“The Triumph of God’s Kingdom Against the Kingdom of Antichrist”
A Summary of the Prophecy of Daniel
By Rev. Martyn McGeown
Chapters 1-6: (mainly) historical narrative.
In Babylon, the kings of Babylon and Media-Persia (Nebuchadnezzar, Belshazzar, Darius and Cyrus) are historical types of the Antichrist. They are absolute despots, ruling over a quasi-worldwide kingdom, and they persecute the people of God. They also make claims to deity, especially Nebuchadnezzar. At the beginning of the book, it appears to any outside observer that the kingdom of Babylon has defeated Jehovah. In that day, if one kingdom defeated another, it was interpreted to mean that one kingdom’s god had defeated the other kingdom’s god. But this book teaches us that this is only appearance. In fact, Jehovah is sovereign. Daniel 1:2 states, “And the Lord gave Jehoiakim king of Judah into his hand, etc.” Compare what II Chronicles teaches: “Therefore he [Jehovah] brought upon the king of the Chaldees, etc.” (II Chron. 36:17). The constant refrain of the prophecy of Daniel is that Jehovah God is sovereign over human rulers, kings and kingdoms. The history of Daniel is typical, that is, it foreshadows the history of the end of the world, still future to us.
In chapter 1, Daniel and his friends are taken to Babylon. It is important to remember that there were three deportations: first, during the reign of Jehoiakim the royal princes were taken, among whom was Daniel; second, during the reign of Jehoiachin other important people were taken (including Ezekiel, see II Kings 24:15-16); and, third, the city of Jerusalem was destroyed, the temple razed to the ground and most of the people (except the poorest) taken to Babylon during the reign of Zedekiah, the last king of Judah. Daniel was taken, therefore, most likely as a young man of less than 20 years, during the first deportation from Babylon. The Babylonians attempted to assimilate the Judean youths into Babylonian culture. Daniel, in a wise, courteous manner, refused to eat the king’s meat, probably because such food was offered to idols. God rewarded Daniel and his friends for their courage and faithfulness. Daniel outlived Nebuchadnezzar and was still a palace official in the crucial first year of Cyrus (see Ezra 1:1-3).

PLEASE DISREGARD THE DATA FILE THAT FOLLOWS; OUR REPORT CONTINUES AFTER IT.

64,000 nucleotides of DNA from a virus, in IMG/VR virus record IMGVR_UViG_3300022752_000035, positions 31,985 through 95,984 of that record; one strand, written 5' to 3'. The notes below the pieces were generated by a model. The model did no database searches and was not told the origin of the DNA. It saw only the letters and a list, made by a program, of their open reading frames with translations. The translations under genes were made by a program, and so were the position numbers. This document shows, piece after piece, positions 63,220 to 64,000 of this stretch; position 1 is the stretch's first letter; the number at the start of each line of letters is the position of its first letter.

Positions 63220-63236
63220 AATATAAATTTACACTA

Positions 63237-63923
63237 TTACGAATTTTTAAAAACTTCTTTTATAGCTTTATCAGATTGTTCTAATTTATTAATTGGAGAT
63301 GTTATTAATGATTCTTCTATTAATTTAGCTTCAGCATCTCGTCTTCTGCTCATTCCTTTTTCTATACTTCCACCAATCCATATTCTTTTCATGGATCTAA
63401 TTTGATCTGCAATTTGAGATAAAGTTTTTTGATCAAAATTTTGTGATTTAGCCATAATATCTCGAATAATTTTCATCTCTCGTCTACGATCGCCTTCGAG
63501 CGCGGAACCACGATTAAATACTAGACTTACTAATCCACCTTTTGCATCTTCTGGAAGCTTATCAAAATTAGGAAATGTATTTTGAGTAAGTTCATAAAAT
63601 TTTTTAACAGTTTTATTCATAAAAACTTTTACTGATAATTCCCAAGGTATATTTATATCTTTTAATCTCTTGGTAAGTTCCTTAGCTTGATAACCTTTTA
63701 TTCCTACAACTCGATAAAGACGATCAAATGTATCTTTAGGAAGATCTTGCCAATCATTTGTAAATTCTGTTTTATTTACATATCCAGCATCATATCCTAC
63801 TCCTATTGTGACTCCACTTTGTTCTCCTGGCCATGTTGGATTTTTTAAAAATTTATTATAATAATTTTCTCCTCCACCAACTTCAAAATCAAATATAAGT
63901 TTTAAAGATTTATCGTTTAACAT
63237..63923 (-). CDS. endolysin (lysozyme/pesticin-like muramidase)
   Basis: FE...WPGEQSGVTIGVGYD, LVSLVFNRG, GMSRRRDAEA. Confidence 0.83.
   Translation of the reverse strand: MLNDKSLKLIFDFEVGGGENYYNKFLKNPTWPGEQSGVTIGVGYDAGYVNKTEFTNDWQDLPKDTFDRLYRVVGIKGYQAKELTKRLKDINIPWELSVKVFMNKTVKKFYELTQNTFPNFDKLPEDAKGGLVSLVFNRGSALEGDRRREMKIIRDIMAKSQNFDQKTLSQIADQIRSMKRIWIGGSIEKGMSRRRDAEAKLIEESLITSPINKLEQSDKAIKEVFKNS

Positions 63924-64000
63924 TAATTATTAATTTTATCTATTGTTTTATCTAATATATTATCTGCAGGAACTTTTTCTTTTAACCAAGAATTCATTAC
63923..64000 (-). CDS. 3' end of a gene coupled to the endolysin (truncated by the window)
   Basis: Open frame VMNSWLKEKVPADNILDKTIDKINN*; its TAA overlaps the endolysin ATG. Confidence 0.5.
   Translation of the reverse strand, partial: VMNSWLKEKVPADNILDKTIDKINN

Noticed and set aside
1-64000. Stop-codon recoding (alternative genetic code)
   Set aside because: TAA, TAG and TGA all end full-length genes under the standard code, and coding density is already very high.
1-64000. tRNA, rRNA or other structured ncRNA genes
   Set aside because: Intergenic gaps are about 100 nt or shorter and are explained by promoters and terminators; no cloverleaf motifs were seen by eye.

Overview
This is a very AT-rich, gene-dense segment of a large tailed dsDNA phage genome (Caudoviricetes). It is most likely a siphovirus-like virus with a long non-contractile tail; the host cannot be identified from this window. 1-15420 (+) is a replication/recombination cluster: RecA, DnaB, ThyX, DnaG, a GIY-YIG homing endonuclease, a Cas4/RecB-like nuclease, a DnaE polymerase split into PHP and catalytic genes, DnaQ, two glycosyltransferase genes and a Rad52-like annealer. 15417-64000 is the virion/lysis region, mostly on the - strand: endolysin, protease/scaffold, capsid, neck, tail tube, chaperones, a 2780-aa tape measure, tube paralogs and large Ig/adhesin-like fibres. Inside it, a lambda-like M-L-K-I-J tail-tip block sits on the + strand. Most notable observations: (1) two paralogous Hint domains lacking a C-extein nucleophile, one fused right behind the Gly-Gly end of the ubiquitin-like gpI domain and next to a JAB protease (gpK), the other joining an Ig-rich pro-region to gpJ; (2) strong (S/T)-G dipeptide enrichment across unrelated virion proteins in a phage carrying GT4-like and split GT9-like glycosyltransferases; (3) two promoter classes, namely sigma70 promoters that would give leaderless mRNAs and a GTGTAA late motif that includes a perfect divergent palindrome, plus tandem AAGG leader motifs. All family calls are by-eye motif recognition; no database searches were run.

In chapter 2, Nebuchadnezzar, the most powerful man in the world, is troubled because of a dream. Nebuchadnezzar summons his advisors (magicians, astrologers, sorcerers and Chaldeans) and demands that they give him both the dream itself and its interpretation. When they fail to do so, the king sentences all of them (including Daniel and his three friends) to death. Daniel, on hearing about the execution order, asks for time to pray to God. Jehovah reveals the dream to Daniel, prompting Daniel to praise Him (2:19-23). Daniel then explains the dream to the king. Nebuchadnezzar’s dream concerned an image with several parts made of different metals: a head of gold, breast and arms of silver, thighs of brass, legs of iron, and feet of iron mixed with clay. The dream, explains Daniel, concerns the future of the kingdom: “Thou art this head of gold” (2:38). Since Nebuchadnezzar’s Babylon is the head of gold, we conclude that the other kingdoms are Media-Persia (silver), Greece (brass), Rome (iron) and some future kingdom (iron and clay). The iron/clay kingdom is the kingdom of Antichrist, which is future to us. After all of these kingdoms, a “stone cut out of the mountain without hands” (2:44-45) will destroy all the kingdoms of men. This is the kingdom of God in Jesus Christ. In the Bible, the phrase “made without hands” means something made by God. Nebuchadnezzar’s reaction is to honour and promote Daniel and his friends.
In chapter 3, Nebuchadnezzar constructs an image of gold, which is presumably supposed to represent the power of Babylon and the glory of the king himself. He commands all his subjects to worship it on pain of death in a fiery furnace. In this chapter, Nebuchadnezzar is revealed as a type of Antichrist: he promotes idolatry (the worship of the state) and he persecutes God’s people. Daniel’s three friends refuse to worship the image: for them the First Commandment is more important than life. They politely, resolutely and fearlessly refuse to worship even after threatened. They confess God’s power and sovereignty before this angry pagan king (3:16-18). God miraculously delivers them and gives them the presence of what many understand to be a pre-incarnate appearance of Jesus Christ. Nebuchadnezzar is amazed, praises Jehovah and promotes Daniel’s friends. However, Nebuchadnezzar is not converted. The confession of Jehovah’s greatness is wrung out of him.